The International Olympic Committee (IOC) has heeded calls from human rights organizations and other groups to establish the protection of human rights as a core value of the Games. In February, the IOC announced that it had revised its Host City Contract for the 2024 Games to strengthen human rights protections, including its first explicit reference to the United Nations Guiding Principles on Business and Human Rights. The amended contract states that host cities are required to:

protect and respect human rights and ensure any violation of human rights is remedied in a manner consistent with international agreements, laws and regulations applicable in the Host Country and in a manner consistent with all internationally-recognized human rights standards and principles, including the United Nations Guiding Principles on Business and Human Rights, applicable in the Host Country.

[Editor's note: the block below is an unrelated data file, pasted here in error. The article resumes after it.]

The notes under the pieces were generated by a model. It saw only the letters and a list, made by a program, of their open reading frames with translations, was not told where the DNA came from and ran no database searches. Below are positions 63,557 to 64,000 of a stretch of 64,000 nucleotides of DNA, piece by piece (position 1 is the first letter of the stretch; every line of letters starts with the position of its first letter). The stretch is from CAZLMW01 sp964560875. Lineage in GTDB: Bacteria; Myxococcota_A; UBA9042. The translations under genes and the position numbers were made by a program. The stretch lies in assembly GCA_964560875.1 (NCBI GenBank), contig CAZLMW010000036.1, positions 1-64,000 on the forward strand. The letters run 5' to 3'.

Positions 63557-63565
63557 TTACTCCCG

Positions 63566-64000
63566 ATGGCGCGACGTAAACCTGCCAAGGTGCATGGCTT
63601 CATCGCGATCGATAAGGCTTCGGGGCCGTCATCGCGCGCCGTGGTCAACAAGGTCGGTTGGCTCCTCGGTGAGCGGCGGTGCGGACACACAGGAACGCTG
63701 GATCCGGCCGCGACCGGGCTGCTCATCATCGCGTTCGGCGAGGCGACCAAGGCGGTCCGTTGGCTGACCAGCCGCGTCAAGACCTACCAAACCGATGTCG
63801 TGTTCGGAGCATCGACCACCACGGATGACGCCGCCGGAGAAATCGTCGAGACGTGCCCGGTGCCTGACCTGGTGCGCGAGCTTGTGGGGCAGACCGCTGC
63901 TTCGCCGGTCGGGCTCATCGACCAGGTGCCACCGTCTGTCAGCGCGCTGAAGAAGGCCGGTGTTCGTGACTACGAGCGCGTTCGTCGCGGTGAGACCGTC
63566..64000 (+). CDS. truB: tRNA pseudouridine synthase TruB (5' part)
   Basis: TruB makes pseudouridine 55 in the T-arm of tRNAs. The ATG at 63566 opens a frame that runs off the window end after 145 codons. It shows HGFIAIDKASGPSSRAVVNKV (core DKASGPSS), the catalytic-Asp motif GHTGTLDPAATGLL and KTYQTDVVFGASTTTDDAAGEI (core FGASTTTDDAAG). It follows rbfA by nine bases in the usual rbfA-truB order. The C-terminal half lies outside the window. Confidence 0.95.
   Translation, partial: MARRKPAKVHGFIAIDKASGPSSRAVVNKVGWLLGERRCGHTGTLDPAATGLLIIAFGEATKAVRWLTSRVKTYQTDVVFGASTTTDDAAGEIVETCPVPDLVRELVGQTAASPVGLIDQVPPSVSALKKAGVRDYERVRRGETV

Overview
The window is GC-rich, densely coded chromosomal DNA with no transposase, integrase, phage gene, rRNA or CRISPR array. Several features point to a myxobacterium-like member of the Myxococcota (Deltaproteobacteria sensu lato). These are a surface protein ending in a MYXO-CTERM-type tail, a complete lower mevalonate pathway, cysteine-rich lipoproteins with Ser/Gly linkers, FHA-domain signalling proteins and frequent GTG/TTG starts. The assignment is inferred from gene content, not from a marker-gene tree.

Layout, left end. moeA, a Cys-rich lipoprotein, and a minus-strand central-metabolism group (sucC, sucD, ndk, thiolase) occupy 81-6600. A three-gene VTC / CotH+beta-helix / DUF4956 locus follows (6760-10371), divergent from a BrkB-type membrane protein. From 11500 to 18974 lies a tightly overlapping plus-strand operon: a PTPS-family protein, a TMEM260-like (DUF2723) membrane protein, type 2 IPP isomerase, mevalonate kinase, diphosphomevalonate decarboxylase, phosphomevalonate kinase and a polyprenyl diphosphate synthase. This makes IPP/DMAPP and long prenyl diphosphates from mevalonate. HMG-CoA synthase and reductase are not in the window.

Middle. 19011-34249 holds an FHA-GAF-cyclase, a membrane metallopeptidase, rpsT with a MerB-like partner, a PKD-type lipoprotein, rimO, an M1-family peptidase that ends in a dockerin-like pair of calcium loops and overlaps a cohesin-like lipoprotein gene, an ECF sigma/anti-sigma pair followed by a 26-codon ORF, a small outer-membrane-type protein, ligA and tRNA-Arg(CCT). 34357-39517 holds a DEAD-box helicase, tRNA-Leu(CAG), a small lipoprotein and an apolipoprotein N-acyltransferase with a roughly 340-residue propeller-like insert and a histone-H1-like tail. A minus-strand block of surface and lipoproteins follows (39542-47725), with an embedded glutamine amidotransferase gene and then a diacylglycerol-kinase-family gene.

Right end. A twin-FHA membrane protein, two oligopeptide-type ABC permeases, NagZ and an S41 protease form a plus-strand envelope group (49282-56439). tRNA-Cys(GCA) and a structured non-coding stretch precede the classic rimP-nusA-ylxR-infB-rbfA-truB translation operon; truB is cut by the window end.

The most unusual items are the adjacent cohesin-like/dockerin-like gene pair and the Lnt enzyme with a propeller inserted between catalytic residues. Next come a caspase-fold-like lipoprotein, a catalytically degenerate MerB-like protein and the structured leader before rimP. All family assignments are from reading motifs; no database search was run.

So, will this amendment really have an impact on the actions of future hosts?

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Immigration

The financial barriers to becoming new Canadians

By Erika Schneidereit March 2, 2017 2 March 2017

The financial barriers to becoming new Canadians

 

In the first nine months of 2016, immigrants hoping to become Canadian citizens submitted over 56,000 citizenship applications. The number may seem high, but is far lower than the nearly 112,000 applications submitted in the same period the year before – a nearly 50 per cent drop.

Why the decline? It’s hard to say exactly but former Immigration and Citizenship director general Andrew Griffith points to the rise in processing fees for citizenship applications, which jumped from $100 to $530 in 2014-2015. Add to that a “right of citizenship” fee, this increase tripled the price for immigrants wishing to process a citizenship application.